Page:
Antibodies to activated T cells and their soluble products in systemic lupus erythematosus.

Arthritis & Rheumatology (Impact Factor: 7.76). 07/1982; 25(7):814-9. DOI: 10.1002/art.1780250720
Source: PubMed
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    ABSTRACT: Systemic lupus erythematosus (SLE) is a nonspecific autoimmune disorder which may involve any organ. Although its etiology is still unclear, some of its pathogenetic aspects as well as the spectrum of its clinical manifestations and a variety of indicators of disease activity have become increasingly known over the past decades. In conjunction with improved diagnostic modalities, this knowledge has lately made possible (a) earlier recognition, (b) an increase in diagnostic accuracy, and (c) improved therapeutic approaches. At present, SLE may therefore be considered a well controllable disease provided it is recognized early and treated appropriately.
    No preview · Chapter · Jan 1987
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    ABSTRACT: The clinical outcome of patients with the various manifestations of collagen vascular disease (CVD) has significantly improved over the past two decades with the increased use of diuretics, cytotoxic agents, dialysis, transplantation, and the judicious use of corticosteroids and other antiinflammatory agents directed at altering or delaying end-organ damage by the underlying immunopathologic process. A more rigorous definition of the various CVD clinical syndromes and a greater sophistication in the serologic, radiologic, and pathologic diagnostic methods have meant that patients with these diseases are now coming to clinical attention earlier in the course of their illness. Consequently, the physician is now encountering a greater number of clinical problems over a longer time span for each individual patient, rather than just the well-known complications of their end-stage disease. Despite the beneficial aspects of the newer therapeutic interventions to improve the clinical outcome of patients with CVD, the incidence of infection as a cause of both morbidity and mortality in these patients has not changed significantly over the past 30 years. A number of factors discussed in this chapter most likely contribute to the persistence of infectious complications in these patients. These include underlying host-defense abnormalities not significantly altered by therapeutic interventions, prolonged therapy with corticosteroids and alkylating agents that further suppress an already abnormal immune response, and an increased frequency of hospitalizations with more aggressive medical and surgical interventions, thereby increasing the risk of nosocomial infectious complications.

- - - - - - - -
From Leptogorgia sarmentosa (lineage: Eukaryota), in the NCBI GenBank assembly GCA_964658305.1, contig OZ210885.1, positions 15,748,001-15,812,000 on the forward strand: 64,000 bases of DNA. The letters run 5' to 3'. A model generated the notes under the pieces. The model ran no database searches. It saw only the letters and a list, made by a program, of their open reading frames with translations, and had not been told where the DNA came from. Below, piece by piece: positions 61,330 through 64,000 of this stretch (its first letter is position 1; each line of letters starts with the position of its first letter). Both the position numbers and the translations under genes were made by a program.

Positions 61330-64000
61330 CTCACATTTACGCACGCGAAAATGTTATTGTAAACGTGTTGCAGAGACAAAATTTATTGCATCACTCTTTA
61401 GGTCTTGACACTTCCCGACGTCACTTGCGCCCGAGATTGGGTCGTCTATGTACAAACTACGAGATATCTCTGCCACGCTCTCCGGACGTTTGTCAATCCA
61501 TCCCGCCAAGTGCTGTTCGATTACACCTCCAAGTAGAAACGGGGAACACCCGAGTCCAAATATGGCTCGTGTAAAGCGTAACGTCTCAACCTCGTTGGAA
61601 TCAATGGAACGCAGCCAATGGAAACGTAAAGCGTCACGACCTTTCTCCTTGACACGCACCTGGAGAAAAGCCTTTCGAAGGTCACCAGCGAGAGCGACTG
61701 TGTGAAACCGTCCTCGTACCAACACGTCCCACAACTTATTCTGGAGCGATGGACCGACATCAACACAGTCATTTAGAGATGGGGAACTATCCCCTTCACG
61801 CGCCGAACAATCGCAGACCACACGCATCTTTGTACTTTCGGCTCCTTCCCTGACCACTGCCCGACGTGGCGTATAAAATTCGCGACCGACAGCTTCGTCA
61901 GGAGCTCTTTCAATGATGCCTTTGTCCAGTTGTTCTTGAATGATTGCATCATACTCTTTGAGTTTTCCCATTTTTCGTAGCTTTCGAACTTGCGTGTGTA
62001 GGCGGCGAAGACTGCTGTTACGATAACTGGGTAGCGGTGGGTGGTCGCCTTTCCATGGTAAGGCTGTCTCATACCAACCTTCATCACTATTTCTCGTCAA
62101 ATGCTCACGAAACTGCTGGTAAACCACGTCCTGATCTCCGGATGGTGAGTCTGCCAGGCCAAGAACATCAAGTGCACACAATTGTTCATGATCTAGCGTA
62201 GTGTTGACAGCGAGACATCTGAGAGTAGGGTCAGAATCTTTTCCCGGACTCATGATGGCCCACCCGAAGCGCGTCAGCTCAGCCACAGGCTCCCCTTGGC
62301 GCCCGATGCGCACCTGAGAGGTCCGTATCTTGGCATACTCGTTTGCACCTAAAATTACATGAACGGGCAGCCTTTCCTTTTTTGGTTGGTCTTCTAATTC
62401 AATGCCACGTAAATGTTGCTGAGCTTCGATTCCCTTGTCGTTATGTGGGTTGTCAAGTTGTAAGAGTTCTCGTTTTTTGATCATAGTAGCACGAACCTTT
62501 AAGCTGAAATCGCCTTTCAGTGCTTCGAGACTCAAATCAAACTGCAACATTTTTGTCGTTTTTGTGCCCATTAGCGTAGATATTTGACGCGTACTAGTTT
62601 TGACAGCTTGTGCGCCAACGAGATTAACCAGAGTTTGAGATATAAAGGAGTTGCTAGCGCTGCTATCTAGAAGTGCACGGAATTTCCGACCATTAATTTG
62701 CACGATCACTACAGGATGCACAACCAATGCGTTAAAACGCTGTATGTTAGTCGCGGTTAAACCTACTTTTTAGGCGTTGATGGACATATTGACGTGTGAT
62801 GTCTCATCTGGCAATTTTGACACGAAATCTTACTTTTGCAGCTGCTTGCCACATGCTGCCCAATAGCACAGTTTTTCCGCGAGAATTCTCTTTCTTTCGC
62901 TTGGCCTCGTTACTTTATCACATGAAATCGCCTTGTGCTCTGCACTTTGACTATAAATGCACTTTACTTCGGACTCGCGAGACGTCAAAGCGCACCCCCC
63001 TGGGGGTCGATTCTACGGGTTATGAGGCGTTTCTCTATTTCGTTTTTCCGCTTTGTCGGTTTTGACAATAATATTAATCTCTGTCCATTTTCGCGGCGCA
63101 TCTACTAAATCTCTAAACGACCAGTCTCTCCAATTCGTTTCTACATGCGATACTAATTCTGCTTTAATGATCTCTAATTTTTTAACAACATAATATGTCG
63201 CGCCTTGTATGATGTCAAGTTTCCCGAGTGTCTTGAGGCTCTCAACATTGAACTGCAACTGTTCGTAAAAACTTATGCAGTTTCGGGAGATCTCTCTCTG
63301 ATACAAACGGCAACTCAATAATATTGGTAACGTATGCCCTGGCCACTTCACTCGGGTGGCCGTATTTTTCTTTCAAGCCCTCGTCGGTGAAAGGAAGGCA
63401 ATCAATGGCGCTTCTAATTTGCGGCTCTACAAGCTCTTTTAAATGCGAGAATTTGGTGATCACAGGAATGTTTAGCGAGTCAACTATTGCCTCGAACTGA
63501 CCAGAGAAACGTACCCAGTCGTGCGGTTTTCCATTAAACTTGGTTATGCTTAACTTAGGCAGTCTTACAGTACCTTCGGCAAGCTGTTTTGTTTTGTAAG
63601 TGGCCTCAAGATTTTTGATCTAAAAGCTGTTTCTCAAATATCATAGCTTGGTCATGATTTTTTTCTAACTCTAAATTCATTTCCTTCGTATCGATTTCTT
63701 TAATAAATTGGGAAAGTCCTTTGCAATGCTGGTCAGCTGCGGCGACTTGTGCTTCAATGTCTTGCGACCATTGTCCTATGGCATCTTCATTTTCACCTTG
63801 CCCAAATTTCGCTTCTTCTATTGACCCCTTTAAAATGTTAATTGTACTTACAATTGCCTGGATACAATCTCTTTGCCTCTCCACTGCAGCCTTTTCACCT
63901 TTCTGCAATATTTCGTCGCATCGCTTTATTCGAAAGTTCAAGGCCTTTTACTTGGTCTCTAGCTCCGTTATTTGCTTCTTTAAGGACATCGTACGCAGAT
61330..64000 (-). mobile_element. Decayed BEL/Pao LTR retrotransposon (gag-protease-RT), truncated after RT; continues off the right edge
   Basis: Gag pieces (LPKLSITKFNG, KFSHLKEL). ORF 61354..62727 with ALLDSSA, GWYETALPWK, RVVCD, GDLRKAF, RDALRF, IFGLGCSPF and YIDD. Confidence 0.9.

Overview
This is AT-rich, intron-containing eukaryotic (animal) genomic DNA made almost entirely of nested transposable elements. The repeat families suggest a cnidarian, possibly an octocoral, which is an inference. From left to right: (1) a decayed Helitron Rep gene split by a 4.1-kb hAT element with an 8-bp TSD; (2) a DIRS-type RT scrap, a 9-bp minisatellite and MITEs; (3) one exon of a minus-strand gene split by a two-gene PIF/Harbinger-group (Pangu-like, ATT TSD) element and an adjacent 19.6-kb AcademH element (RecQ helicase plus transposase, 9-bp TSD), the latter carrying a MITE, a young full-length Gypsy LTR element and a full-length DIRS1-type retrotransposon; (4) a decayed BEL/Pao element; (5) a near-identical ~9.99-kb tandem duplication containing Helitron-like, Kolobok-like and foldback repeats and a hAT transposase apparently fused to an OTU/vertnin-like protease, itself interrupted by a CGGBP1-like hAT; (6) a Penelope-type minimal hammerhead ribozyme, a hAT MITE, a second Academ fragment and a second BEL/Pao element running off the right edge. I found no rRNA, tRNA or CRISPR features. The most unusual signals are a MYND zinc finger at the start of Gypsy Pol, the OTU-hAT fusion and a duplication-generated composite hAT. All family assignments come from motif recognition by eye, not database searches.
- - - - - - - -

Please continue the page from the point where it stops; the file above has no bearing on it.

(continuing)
No preview · Chapter · Jan 1994
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    Preview · Article · Feb 1997 · Transactions of the American Clinical and Climatological Association
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